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Study: Early screening works

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Screening pregnant women during their first trimester could identify more pregnancies affected by Down syndrome while reducing the number of invasive prenatal diagnostic tests, such as amniocentesis, a study reports today.

Screening in the first trimester with a blood test and ultrasound can pick up 87% of fetuses with Down syndrome, concludes a National Institutes of Health-financed study of more than 38,000 U.S. women.

Adding information from another blood test in the second trimester can lead to detection of 95% of affected fetuses, but second-trimester screening alone picks up only 81%, researchers report in The New England Journal of Medicine. The rate of false-positives, or fetuses that appeared to have Down syndrome but were found to be normal after further testing, was 5%.

Lead author Fergal Malone says the findings could greatly reduce the number of women who undergo chorionic villus sampling (CVS) or amniocentesis, invasive procedures that are the only prenatal tests that can conclusively diagnose Down syndrome. CVS is performed in the first trimester, amniocentesis in the second. In experienced hands, the tests are equally safe, Malone says, but both carry a small risk of infection and miscarriage.

The risk of Down syndrome rises with the mother's age, which prompted an NIH panel in 1978 to recommend that all pregnant women 35 and older be offered amniocentesis. Yet, according to the March of Dimes, 80% of Down syndrome babies are born to women under 35, because they have far more babies than older women.

Offering amniocentesis only to women 35 and older diagnosed only 25% to 30% of pregnancies affected by Down syndrome, Baylor College of Medicine OB/GYN Joe Leigh Simpson writes in an accompanying editorial. The introduction of second-trimester screening in the 1980s raised that rate to 60% to 70%, Simpson writes.

Malone, who is on the faculty of the Royal College of Surgeons in Dublin, says he has been offering first-trimester screening to patients of all ages for three years. He tells each patient her individual risk of carrying a fetus with Down syndrome.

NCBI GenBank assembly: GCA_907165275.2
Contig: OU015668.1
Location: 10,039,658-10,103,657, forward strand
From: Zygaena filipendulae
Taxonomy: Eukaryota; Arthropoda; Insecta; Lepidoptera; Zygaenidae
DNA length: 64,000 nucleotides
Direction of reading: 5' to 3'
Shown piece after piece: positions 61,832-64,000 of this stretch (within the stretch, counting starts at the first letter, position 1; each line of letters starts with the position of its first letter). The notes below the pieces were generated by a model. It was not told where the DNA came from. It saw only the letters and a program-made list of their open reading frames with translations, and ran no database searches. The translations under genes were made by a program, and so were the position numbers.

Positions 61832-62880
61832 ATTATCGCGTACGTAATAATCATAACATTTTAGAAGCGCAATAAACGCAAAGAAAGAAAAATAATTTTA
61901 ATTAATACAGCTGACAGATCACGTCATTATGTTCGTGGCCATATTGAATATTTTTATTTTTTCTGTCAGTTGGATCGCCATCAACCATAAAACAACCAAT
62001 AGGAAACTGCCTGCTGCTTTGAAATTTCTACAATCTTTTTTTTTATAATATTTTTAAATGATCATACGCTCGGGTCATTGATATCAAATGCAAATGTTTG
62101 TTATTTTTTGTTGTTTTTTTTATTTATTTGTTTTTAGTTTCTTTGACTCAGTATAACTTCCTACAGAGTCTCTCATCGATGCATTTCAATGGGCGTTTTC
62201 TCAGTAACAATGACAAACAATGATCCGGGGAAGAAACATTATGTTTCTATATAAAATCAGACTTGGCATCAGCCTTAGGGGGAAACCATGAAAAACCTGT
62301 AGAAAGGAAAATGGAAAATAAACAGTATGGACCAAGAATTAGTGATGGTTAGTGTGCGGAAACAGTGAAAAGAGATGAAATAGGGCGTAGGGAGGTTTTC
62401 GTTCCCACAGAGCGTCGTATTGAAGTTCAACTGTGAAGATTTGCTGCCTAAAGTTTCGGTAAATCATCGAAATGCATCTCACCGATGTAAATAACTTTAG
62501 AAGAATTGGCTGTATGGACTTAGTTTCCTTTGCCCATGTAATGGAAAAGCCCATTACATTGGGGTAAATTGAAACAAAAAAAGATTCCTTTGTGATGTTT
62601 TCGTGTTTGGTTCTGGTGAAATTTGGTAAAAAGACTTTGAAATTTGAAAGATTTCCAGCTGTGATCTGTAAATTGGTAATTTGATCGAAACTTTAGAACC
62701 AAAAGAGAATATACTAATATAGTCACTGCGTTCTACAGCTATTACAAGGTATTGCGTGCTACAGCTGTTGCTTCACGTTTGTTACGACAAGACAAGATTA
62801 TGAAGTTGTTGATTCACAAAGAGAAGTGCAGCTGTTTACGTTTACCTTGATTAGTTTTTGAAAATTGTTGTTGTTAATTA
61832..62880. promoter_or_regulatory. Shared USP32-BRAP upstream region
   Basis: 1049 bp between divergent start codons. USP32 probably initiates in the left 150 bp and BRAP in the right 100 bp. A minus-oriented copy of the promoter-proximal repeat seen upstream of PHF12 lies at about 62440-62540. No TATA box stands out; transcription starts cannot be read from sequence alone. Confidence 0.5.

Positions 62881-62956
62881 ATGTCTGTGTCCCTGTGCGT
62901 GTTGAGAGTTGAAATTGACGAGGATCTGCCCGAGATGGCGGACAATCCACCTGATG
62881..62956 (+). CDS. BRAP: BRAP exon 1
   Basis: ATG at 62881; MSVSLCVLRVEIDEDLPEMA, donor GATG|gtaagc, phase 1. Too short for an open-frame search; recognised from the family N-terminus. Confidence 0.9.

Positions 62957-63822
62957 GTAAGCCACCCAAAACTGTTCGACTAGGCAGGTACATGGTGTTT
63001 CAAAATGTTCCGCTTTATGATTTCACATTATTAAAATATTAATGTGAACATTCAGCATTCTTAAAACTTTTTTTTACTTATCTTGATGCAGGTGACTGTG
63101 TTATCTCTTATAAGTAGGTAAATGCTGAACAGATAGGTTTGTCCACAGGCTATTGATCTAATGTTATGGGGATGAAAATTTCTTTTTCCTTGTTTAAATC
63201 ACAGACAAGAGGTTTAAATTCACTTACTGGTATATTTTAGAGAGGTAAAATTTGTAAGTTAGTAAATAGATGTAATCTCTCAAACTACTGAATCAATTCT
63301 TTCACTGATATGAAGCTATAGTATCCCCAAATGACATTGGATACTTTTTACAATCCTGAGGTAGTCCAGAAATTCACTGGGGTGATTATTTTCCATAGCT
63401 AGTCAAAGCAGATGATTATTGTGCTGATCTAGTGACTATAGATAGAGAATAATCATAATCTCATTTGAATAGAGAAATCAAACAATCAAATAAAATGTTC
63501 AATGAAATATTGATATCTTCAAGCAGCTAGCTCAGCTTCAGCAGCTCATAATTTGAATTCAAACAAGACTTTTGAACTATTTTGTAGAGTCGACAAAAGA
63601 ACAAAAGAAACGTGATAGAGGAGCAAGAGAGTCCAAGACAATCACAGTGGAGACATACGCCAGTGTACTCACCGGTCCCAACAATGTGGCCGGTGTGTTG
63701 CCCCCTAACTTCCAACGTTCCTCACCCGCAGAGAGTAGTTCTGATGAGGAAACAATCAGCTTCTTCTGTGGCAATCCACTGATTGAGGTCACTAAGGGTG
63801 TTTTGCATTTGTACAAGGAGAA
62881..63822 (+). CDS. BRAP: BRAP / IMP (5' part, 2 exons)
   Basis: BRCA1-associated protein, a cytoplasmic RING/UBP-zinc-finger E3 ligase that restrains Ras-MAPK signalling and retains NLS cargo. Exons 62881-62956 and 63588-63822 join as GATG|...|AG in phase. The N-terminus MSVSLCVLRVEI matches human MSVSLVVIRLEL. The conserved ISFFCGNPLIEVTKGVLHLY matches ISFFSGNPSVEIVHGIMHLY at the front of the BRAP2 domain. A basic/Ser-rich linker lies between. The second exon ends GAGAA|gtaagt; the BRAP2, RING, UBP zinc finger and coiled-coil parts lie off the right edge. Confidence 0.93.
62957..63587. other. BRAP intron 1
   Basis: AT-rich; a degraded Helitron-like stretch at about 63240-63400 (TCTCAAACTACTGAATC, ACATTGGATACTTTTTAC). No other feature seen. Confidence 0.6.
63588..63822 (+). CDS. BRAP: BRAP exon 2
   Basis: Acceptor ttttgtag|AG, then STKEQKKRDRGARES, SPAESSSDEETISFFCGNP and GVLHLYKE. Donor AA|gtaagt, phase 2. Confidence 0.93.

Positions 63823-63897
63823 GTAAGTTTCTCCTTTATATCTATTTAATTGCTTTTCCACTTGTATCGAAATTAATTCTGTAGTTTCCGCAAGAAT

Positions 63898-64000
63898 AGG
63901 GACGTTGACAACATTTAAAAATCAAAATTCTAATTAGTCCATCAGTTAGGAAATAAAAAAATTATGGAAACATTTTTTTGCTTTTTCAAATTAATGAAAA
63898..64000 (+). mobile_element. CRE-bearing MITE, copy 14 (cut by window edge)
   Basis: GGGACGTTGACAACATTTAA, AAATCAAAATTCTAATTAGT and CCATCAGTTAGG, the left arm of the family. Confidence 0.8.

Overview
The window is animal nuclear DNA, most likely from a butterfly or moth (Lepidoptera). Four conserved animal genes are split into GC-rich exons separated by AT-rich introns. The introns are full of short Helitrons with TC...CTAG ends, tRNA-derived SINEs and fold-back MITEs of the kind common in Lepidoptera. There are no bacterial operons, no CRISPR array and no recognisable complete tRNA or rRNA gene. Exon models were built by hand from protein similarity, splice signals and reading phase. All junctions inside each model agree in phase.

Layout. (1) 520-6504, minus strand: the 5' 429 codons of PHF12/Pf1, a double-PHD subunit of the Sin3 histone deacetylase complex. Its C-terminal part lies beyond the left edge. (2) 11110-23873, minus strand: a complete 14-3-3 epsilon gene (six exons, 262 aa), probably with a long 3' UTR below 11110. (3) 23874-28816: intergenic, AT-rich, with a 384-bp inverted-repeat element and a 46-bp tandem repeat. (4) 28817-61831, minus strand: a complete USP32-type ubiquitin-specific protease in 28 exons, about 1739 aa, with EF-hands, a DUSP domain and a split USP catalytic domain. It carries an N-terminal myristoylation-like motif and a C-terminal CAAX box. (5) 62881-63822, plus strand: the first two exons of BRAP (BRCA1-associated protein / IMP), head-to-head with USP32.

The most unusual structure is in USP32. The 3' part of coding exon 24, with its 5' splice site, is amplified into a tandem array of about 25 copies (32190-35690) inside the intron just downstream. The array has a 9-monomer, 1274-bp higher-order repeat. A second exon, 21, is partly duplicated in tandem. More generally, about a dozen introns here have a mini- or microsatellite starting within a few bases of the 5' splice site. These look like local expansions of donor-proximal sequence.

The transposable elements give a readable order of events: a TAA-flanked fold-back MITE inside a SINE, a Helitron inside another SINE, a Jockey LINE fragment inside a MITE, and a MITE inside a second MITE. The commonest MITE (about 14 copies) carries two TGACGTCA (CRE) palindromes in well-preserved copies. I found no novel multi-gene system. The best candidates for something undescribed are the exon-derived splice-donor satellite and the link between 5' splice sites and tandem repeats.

"If you got an extremely reassuring number, 1 in 2,000, 1 in 5,000, which a lot of women do, that may be all the reassurance you want," Malone says. "I would very much be against saying just because you're over 35 you should have an amnio. It is still more efficient to do screening first, even in the older age group."

Still, he adds, no woman should decide to terminate a pregnancy on the basis of unfavorable screening results alone.

Although most will be reassured, women who seek screening must be prepared for the possibility of anxiety-provoking results, says Miriam Kuppermann of the University of California-San Francisco, who studies patient decision-making. If women aren't open to undergoing CVS or amniocentesis in the event of a non-reassuring result, Kuppermann says, there's no point in being screened.

On the other hand, "there still are some women over 35 who, after hearing about screening, they say, 'look, you can't reassure me enough. I want to have the test.'" says Columbia University OB/GYN Ronald Wapner.

Most OBs offer second-trimester screening, but, Malone says, first-trimester screening is not yet widely available. Medicaid and many health plans don't yet cover it, he says, adding that he hopes the publication of his findings will change that.

And for now, few doctors outside of academic medical centers know how to perform a key part of first-trimester screening, Malone says. Besides a blood test to measure two substances linked to Down syndrome, screening requires a tricky ultrasound scan to measure nucal translucency, the tiny fluid-filled space at the base of a fetus's neck, which tends to be larger in fetuses with Down syndrome.

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